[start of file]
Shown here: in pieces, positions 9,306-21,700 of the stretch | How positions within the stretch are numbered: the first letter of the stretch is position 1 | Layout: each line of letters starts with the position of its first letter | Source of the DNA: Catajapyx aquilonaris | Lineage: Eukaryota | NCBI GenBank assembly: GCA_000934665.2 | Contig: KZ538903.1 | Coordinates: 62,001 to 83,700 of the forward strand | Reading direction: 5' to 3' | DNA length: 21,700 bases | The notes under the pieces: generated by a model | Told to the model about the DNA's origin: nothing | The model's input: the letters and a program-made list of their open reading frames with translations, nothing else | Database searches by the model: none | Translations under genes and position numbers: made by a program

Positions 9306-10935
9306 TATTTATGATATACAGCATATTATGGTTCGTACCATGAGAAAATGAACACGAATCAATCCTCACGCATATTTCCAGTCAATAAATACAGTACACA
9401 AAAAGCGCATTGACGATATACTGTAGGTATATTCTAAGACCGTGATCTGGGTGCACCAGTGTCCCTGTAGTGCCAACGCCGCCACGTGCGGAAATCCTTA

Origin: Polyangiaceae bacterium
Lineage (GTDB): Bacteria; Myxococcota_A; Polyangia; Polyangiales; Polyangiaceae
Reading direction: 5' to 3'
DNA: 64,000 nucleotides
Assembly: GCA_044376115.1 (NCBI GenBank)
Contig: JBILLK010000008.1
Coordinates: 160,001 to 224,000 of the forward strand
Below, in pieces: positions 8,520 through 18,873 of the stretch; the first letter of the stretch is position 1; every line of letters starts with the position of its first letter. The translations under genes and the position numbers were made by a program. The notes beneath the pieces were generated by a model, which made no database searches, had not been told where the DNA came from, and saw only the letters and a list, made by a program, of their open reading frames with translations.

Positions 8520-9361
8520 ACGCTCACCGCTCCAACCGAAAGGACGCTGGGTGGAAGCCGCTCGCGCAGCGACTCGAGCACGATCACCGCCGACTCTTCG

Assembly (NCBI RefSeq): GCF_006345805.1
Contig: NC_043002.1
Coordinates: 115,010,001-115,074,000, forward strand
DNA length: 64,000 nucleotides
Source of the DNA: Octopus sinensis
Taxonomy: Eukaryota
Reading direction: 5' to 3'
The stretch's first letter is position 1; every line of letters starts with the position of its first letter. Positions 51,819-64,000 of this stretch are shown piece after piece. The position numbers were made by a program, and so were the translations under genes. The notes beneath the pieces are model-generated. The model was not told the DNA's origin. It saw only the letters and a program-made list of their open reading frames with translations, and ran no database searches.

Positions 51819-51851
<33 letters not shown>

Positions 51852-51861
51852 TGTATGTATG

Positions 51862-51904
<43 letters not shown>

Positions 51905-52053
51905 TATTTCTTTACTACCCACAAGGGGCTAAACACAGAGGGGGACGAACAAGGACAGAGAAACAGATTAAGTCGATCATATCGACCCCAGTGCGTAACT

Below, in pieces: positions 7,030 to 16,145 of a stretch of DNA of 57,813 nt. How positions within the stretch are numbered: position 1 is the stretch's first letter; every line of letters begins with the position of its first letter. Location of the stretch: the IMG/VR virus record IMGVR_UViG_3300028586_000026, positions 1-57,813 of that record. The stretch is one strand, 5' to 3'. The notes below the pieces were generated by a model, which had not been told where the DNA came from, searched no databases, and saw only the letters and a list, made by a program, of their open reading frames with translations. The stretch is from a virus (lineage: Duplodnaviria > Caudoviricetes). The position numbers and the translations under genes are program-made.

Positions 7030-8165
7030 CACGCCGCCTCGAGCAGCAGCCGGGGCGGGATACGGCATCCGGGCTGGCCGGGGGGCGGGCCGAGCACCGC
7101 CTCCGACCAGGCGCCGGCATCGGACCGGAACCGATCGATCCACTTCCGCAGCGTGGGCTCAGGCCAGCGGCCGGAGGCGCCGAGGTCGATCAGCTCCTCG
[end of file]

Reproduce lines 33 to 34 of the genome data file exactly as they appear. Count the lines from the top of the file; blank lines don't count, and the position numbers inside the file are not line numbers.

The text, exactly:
7030 CACGCCGCCTCGAGCAGCAGCCGGGGCGGGATACGGCATCCGGGCTGGCCGGGGGGCGGGCCGAGCACCGC
7101 CTCCGACCAGGCGCCGGCATCGGACCGGAACCGATCGATCCACTTCCGCAGCGTGGGCTCAGGCCAGCGGCCGGAGGCGCCGAGGTCGATCAGCTCCTCG